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10 Safety Tips for Seniors to Prevent Bathroom Falls and Injuries

Within the comfort of our homes, a silent threat looms for millions of seniors – the risk of bathroom falls. As we age, the bathroom – once a sanctuary for comfort – becomes a danger zone. 

Bathroom falls among older adults can lead to serious injuries, affecting their independence and quality of life. 

According to the Centers for Disease Control and Prevention (CDC), falls among adults age 65 and older are the leading cause of injury death. Studies show most falls happen at home in the bathroom.

As we age, our bodies undergo changes that can increase the risk of falls. Factors such as balance issues, reduced muscle strength, poor vision and certain medications can make seniors more vulnerable to falls. Environmental factors like poor lighting, uneven floors or nonslip mats can also increase the risk.

“Stepping over a large lip into a tub or shower, visiting the bathroom at night without good lighting or walking on bathroom floors that are slippery and often damp can easily lead to a slip, trip or fall,” said Jennifer Lawless, director of the Banner Olive Branch Senior Center. “Even unusual movements, such as reaching for your shampoo on the shower floor or lowering yourself onto a low toilet seat, can also be a real risk.”

Fortunately, there are ways you can reduce bathroom falls at home. With the help of Lawless, we share simple and cost-effective ways to reduce the risk of you or a loved one experiencing a fall in the bathroom. 

Ten bathroom safety tips to reduce your fall risk

1. Get a home assessment: Get a professional to check your bathroom and home for fall risks.

“Many non-medical home care companies, local fire stations and others will come out to your home – often for free – and look for fall hazards,” Lawless said. “I really encourage families to attend these meetings so you can help make the changes that these professionals suggest for creating a safer home.”

2. Clear clutter: Keep the bathroom floor clear of clutter, including loose rugs, towels and electrical cords, which can be tripping hazards. Designate storage areas for toiletries and other items to maintain a tidy and organized space. 

3. Put down non-slip mats: Place non-slip mats or adhesive strips on the bathroom floor, inside and outside the shower and tub, to provide traction and reduce the risk of slipping on wet surfaces. “You don’t want a mat that moves easily on a wet floor,” Lawless noted. 

Check the mats regularly and replace them when they show signs of wear.

4. Install a grab bar: Place the bars in key locations, such as next to the toilet and inside the shower or tub. These provide stable support when you sit, stand or move around in the bathroom. 

Make sure the grab bars are securely anchored to the wall and can support your weight. “There are organizations in many communities who will install these free of charge for seniors,” Lawless said.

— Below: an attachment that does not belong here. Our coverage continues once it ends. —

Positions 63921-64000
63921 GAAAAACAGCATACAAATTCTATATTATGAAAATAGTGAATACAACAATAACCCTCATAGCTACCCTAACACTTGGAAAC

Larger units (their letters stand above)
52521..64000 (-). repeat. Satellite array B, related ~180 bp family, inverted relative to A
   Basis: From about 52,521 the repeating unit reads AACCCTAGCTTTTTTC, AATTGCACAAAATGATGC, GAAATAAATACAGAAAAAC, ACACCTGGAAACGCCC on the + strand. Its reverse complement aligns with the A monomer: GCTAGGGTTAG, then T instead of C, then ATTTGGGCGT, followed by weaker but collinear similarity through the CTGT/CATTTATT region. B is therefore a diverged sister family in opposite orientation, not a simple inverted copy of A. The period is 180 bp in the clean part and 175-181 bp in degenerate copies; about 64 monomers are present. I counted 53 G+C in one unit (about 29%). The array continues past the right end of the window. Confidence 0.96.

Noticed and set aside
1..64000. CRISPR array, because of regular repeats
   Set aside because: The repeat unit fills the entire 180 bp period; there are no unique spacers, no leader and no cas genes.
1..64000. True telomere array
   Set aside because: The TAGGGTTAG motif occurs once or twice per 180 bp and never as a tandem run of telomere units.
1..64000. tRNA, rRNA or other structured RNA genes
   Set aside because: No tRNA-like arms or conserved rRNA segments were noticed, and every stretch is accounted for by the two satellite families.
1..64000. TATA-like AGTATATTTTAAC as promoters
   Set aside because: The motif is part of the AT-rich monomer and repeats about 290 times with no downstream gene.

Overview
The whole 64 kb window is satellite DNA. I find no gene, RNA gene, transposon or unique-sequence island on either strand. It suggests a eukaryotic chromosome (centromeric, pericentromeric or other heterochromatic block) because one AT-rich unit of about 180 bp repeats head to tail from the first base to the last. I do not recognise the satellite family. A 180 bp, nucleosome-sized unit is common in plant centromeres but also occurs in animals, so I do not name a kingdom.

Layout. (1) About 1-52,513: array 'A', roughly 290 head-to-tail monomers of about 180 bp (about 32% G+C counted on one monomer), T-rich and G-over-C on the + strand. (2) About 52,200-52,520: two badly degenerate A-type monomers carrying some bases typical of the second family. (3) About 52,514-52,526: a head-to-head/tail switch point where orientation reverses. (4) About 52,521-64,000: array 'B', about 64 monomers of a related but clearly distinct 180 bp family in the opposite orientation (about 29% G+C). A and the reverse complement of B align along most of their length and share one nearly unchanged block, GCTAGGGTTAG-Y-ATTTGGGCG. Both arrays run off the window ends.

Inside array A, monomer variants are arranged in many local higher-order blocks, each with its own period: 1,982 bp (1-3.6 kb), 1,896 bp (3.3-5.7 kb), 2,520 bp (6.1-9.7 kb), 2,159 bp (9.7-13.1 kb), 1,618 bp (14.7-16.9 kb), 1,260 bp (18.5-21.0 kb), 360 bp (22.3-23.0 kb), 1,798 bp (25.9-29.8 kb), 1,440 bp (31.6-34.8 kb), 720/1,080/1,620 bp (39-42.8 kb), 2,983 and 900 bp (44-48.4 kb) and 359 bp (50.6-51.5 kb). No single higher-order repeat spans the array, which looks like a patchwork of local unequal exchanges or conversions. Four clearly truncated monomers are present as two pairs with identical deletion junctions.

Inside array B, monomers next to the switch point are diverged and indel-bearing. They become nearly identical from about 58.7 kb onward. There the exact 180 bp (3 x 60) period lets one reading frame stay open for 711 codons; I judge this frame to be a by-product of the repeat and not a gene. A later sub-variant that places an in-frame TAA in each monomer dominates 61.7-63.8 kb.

5. Sit safely with a shower chair or bench: Getting rid of a shower/tub combo with a large lip is helpful. If that’s not possible, find a chair that you can use in the shower that you can transfer while seated on a transfer bench. 

Check that the bench has rubber tips on the legs to prevent it from sliding on wet surfaces.

6. Adjust the lighting: Poor lighting can make it difficult to see potential hazards in your bathroom. Consider installing motion sensor lights or those that turn on automatically when it gets dark. 

7. Get moving: Exercise is very important as you age for many reasons, especially for safety and fall prevention. The more regular physical exercise you do, especially strength training and flexibility strengthening like Tai Chi or yoga, the more you can prevent and recover from a fall. 

“If you are already used to, for example, squatting safely during exercise, your risk of falling while getting on a lower toilet seat decreases,” Lawless said. “If you are regularly doing strength training, lifting yourself off the ground will be easier if you do fall.”  

8. Check your medication: Many medications, like anti-seizure drugs, antidepressants, sedatives and blood pressure medicines, can have side effects such as dizziness or lightheadedness, which increases the risk of falls. Talk to your health care provider if you are experiencing concerning side effects.  

9. Elevate your comfort: If you have mobility issues, use a raised toilet seat to reduce knee strain and make it easier to sit down and stand up from the toilet.

10. Gain control with a handheld showerhead: Handheld showerheads provide greater flexibility and control while bathing. You can wash hard-to-reach areas without having to move around as much. This can help minimize your risk of slipping or losing balance in the shower. 


Preventing bathroom falls in older adults requires a combination of proactive measures, environmental modifications and lifestyle changes. If you need a home assessment, ask your health care provider for advice, contact your local fire station or visit the National Council on Aging for resources.   

Remember, a few small changes can make a big difference in promoting a safe and secure environment for you or an older loved one. 

For more helpful tips, check out:

Senior Health Safety